• Weeks 9 to 12
    • the fetus reaches a length of 3.2 inches
    • the head comprises nearly half of the fetus' size
    • a neck is present
    • the face is well formed
    • eyelids close and will not reopen until about the 28th week
    • tooth buds appear for the baby teeth
    • limbs are long and thin
    • digits are well formed
    • the fetus can make a fist with its fingers
    • urogenital tract completes development
    • genitals appear well differentiated
    • red blood cells are produced in the liver
  • Weeks 13 to 16
    • the fetus reaches a length of about 6 inches
    • a fine hair develops on the head called lanugo
    • fetal skin is almost transparent
    • more muscle tissue and bones have developed, and the bones become harder
    • the fetus makes active movements
    • sucking motions are made with the mouth
    • amniotic fluid is swallowed
    • meconium is made in the intestinal tract
    • lungs further develop
    • sweat glands develop
    • the liver and pancreas produce their appropriate fluid secretions
  • Week 20
    • the fetus reaches a length of 8 inches
    • lanugo hair covers entire body
    • skin becomes less transparent as fat begins to deposit
    • eyebrows and lashes appear
    • nails appear on fingers and toes
    • the fetus is more active with increased muscle development
    • "quickening" usually occurs (the mother can feel the fetus moving)
    • fetal heartbeat can be heard with a stethoscope
  • Week 24
    • the fetus reaches a length of 11.2 inches
    • the fetus weighs about 1 lb. 10 oz.
    • hair on the head is longer
    • eyebrows and eyelashes are well formed
    • all the eye components are developed
    • the fetus has a hand and startle reflex
    • footprints and fingerprints forming
    • alveoli (air sacs) forming in lungs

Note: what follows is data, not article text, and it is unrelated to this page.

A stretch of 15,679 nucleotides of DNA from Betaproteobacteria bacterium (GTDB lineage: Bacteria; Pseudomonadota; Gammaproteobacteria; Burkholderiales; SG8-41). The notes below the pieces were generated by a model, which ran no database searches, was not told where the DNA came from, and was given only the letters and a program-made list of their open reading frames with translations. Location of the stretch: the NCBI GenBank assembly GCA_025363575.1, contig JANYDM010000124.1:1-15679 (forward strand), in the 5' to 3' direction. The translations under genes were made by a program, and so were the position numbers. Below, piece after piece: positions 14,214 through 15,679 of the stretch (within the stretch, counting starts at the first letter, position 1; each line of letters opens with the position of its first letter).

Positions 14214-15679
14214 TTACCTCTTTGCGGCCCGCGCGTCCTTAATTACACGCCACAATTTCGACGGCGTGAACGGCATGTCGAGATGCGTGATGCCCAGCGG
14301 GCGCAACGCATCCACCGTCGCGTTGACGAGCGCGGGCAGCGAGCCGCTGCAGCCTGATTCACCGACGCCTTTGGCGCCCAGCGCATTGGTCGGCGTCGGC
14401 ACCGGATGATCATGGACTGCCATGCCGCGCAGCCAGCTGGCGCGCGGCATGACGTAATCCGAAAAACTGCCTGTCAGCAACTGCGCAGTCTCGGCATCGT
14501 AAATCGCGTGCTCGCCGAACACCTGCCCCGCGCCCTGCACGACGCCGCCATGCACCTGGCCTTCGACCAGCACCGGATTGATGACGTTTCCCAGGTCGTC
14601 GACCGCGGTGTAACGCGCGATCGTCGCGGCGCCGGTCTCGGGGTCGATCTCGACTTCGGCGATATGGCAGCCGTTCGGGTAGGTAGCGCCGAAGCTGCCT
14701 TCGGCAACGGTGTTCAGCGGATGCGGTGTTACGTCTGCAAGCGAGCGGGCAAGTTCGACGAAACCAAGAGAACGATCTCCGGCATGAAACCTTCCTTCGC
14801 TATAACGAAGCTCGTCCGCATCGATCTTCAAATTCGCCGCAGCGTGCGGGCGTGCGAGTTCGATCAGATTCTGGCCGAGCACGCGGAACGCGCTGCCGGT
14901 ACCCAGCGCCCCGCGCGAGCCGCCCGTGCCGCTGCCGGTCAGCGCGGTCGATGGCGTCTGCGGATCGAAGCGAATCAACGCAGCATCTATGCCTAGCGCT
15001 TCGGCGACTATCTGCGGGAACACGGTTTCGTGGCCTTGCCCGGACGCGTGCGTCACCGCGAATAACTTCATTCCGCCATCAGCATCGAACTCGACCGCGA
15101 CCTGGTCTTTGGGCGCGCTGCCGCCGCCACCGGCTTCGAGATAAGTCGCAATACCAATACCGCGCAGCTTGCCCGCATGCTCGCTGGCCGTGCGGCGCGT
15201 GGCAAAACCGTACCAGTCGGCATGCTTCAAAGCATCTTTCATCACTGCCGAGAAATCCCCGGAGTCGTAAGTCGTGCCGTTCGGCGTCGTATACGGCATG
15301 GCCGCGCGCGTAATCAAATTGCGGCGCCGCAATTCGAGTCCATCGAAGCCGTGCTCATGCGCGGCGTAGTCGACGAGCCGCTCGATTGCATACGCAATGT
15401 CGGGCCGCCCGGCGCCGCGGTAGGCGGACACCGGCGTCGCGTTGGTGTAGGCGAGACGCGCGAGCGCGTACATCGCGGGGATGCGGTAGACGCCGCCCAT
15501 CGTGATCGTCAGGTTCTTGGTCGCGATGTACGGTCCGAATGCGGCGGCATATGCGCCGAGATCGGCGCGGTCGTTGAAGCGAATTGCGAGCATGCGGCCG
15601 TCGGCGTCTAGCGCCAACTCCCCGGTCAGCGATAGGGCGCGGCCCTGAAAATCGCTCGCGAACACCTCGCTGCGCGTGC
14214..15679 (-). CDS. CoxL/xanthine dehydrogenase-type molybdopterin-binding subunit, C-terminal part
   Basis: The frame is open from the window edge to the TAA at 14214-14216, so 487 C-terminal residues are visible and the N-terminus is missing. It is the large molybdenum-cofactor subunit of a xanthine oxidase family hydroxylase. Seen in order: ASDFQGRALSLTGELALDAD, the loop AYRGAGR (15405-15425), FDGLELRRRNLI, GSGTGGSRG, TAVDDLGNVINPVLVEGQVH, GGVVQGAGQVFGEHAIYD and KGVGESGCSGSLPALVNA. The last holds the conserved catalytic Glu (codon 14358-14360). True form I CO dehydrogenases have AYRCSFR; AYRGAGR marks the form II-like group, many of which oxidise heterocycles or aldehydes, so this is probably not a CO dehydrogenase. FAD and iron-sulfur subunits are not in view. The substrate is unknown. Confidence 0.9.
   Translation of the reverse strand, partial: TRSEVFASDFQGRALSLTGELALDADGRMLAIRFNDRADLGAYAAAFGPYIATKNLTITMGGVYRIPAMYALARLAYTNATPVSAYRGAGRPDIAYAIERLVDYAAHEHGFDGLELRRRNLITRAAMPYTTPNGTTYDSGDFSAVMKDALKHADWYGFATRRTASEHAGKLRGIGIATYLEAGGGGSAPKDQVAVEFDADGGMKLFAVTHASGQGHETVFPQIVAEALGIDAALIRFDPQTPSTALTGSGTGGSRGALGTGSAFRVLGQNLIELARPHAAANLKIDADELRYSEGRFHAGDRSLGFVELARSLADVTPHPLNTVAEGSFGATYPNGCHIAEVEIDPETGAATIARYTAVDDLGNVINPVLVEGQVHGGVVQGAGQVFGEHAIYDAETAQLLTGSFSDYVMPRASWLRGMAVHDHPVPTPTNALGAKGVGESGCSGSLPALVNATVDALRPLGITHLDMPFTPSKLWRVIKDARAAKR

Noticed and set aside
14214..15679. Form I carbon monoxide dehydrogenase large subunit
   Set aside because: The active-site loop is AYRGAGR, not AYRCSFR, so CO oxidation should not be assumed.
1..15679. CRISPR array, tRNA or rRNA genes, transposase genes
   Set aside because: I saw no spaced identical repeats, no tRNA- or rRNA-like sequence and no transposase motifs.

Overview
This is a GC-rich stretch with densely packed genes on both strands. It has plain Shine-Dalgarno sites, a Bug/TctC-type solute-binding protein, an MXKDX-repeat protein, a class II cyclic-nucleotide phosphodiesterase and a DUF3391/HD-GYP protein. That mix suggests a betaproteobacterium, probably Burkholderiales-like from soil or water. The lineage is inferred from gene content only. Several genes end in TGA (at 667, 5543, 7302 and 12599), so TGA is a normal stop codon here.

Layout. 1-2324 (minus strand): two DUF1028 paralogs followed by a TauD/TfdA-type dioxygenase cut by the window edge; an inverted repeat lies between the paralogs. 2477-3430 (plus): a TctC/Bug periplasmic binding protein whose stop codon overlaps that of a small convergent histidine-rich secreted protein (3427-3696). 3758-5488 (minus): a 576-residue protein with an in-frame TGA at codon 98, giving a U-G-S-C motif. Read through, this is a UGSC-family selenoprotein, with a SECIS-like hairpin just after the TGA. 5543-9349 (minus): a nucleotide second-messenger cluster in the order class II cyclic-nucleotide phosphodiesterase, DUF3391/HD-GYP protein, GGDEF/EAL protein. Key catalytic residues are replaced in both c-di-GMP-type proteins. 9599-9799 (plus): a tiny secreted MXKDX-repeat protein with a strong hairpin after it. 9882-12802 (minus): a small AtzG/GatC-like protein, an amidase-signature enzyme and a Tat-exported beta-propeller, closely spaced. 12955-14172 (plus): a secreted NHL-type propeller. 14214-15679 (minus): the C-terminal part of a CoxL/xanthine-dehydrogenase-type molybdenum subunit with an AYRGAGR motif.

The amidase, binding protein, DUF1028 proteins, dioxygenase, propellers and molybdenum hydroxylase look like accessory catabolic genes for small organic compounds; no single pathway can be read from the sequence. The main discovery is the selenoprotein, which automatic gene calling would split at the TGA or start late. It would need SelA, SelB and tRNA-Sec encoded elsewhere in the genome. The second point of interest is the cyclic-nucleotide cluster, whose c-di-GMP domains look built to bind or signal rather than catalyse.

• Weeks 25 to 28
    • the fetus reaches a length of 15 inches
    • the fetus weighs about 2 lbs. 11 oz.
    • rapid brain development
    • nervous system developed enough to control some body functions
    • eyelids open and close
    • respiratory system, while immature, has developed to the point where gas exchange is possible
    • a baby born at this time may survive, but the possibilities for complications and death remain high
  • Weeks 29 to 32
    • the fetus reaches a length of about 15-17 inches
    • the fetus weights about 4 lbs. 6 oz.
    • rapid increase in the amount of body fat
    • increased central nervous system (CNS) control over body functions
    • rhythmic breathing movements occur
    • lungs are not fully mature
    • bones are fully developed, but still soft and pliable
    • fetus begins storing iron, calcium, and phosphorus
  • Week 36
    • the fetus reaches a length of about 16-19 inches
    • the fetus weighs about 5 lbs. 12 oz. to 6 lbs. 12 oz.
    • lanugo begins to disappear
    • increase in body fat
    • fingernails reach the end of the fingertips
    • increased central nervous system (CNS) control over body functions
    • a baby born at 36 weeks has a high chance of survival, but may require some medical interventions
  • Weeks 38 to 40
    • considered full-term at 38 weeks
    • may be 19 to 21 inches in length
    • lanugo is gone except for on the upper arms and shoulders
    • fingernails extend beyond fingertips
    • small breast buds are present on both sexes
    • head hair is now coarse and thicker
    • mother supplies fetus with antibodies against disease
    • fetus fills entire uterus

Update Date: 5/31/2002

Adam Ratner, Adam Ratner, M.D., Children's Hospital of Philadelphia, Philadelphia, PA. Review provided by VeriMed Healthcare Network.

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Last updated: Tue, 06 Jan 2009 00:20:03 GMT